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Player union representatives from eastern Europe assembled at FIFPro headquarters (September 21-22) to address growing concerns about the fragile state of club football in their region.

Twenty-nine officials from 18 countries came to the two-day legal seminar in Hoofddorp, the Netherlands, in a private strategic meeting organised by FIFPro to help the associations develop new ways to tackle their specific issues.

Union representatives discussed how to help rebalance European club football as leagues become increasingly distorted, both financially and in sporting terms. Suggestions included a fairer model of revenue distribution, rigorous club licensing, and a ‘fit and proper persons’ test for top executives.

The critical role of UEFA in enforcing the rules and applying firm sanctions where appropriate was addressed, with suggestions raised to deny clubs access to UEFA competitions in countries where they do not respect labour law.

FIFPro has long championed the need for standard labour contracts to be made mandatory. Presently, this is not the case in countries like Slovenia, Croatia, Romania and the Czech Republic where players are self-employed and have less secure working conditions as a result.

Much of the debate at FIFPro House, near Amsterdam, centred on the chronic problem of players going unpaid for months on end. At some leading clubs, delegates heard, there is a two-tier system in which star players – hired to keep fans happy - receive their wages on time, while other squad members are more likely to experience payment delays.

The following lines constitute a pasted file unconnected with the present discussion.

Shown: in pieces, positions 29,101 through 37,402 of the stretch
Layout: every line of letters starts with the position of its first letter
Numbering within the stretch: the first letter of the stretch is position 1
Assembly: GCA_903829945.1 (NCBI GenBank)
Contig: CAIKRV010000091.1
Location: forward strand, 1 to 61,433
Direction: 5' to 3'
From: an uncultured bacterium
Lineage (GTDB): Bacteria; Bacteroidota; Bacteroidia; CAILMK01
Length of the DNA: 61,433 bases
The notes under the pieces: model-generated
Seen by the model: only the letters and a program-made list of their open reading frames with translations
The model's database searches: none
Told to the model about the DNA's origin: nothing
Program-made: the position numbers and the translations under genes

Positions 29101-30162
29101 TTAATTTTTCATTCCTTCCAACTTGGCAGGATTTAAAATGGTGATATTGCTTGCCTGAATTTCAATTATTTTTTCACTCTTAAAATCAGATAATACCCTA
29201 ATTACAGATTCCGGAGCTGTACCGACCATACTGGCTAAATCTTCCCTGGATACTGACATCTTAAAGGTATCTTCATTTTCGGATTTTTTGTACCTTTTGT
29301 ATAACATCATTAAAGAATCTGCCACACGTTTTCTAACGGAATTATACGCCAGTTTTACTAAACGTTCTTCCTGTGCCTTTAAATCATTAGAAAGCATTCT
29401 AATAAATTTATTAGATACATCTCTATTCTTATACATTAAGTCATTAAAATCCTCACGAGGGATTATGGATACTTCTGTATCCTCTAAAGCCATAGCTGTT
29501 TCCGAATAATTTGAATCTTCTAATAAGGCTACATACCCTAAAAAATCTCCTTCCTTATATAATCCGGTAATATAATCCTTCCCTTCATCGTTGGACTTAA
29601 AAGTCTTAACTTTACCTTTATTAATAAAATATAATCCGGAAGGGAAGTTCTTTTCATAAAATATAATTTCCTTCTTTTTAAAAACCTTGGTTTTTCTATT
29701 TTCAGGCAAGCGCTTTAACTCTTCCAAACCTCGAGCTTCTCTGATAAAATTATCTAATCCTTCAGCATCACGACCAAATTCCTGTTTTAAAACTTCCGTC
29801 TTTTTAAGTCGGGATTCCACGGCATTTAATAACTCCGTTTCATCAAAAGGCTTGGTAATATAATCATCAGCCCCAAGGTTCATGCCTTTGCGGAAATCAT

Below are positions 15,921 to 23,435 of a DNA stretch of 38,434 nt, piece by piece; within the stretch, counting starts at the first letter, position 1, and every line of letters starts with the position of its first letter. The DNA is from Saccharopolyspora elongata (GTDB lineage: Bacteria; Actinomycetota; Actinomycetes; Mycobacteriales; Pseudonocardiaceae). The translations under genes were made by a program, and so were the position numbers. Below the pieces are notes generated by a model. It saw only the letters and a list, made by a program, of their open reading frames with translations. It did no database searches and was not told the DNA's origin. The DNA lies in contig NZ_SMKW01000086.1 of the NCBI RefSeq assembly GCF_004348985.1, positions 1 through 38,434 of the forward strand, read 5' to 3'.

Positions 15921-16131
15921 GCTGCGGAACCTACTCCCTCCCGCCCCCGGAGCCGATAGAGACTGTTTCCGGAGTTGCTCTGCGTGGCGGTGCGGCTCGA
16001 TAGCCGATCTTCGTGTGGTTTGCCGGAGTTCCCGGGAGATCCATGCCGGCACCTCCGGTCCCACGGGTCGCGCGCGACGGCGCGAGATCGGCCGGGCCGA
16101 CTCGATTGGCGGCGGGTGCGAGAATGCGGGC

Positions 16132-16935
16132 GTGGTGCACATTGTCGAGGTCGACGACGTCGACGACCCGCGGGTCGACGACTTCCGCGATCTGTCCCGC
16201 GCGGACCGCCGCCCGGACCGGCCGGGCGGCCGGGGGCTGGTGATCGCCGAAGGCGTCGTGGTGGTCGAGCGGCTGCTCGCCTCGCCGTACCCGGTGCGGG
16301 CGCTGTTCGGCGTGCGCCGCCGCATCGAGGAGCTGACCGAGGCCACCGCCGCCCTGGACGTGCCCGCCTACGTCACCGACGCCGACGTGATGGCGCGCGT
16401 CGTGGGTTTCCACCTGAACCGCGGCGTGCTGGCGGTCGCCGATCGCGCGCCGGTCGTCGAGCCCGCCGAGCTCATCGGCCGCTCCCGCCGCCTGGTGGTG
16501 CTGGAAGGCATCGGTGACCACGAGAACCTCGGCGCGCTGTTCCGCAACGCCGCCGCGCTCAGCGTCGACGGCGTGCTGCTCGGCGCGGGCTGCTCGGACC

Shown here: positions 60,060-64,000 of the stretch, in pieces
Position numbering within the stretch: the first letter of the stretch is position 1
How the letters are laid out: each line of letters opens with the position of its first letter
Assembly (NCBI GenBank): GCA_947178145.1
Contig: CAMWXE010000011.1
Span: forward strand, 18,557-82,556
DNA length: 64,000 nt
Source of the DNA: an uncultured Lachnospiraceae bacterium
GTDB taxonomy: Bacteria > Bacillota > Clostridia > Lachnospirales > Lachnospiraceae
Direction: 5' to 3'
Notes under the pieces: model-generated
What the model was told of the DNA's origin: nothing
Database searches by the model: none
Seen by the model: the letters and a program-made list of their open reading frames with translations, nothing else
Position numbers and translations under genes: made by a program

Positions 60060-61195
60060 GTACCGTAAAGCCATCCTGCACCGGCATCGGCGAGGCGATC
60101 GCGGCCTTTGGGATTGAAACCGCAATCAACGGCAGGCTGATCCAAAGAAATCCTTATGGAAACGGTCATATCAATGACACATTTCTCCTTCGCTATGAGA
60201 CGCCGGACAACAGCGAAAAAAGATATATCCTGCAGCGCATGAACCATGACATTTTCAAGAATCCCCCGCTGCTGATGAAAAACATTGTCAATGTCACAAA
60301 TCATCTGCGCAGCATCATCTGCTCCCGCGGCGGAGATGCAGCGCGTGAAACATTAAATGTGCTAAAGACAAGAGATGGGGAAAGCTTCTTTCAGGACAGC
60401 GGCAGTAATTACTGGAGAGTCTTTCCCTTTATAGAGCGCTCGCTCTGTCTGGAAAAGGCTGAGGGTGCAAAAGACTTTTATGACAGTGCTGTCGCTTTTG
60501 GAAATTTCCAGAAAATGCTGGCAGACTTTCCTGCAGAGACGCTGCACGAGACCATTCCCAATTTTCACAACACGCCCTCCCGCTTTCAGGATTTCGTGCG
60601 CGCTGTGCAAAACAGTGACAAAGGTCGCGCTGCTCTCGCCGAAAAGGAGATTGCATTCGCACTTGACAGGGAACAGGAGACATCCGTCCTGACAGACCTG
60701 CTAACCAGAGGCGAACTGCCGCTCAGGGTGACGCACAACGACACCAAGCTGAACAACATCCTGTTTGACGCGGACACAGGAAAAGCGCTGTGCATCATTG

Lesser-known players have so-called grace periods written into their contracts which means they are paid later, according to Dejan Stefanovic, a FIFPro board member and President of SPINS, the Slovenian players union. Often, they will be paid after administrative staff, he added.

“There is a big difference between the contracts of the star players and everyone else," Stefanovic said.

In Russia, clubs “first sign contracts and then they look for the money” to honor them according to Vladimir Leonchenko, president of the Russia’s Union of Football Players and Coaches. “We need a healthier model.”

Serbia’s player union has had to contract four additional lawyers because it has so many cases of players chasing up unpaid wages, the head of the union, Mirko Poledica, said.

''The situation is getting worse,” Poledica said.

The Serbian federation has agreed to introduce licensing rules from the start of the 2017-18 season, although as it stands as many as 10 of the 16 top-tier clubs would fail the proposed requirements, Poledica said.

More than 41 percent of players in eastern Europe reported payment delays in a survey conducted by FIFPro in 2012.

New research will be released in late 2016 showing the current state of non-payment across the globe. The report, which is the largest ever study of employment conditions in professional football, analyses responses from nearly 15,000 players in Europe, Africa, the Americas and Asia/Oceania.

Photo (below): The two-day seminar at FIFPro House, near Amsterdam, included union representatives from Slovenia, Czech Republic, Hungary, Bulgaria, Malta, Ukraine, Bosnia and Herzegovina, Cyprus, Romania, Turkey, former Yugoslav Republic of Macedonia, Croatia, Serbia, Greece, Poland, Montenegro and Russia.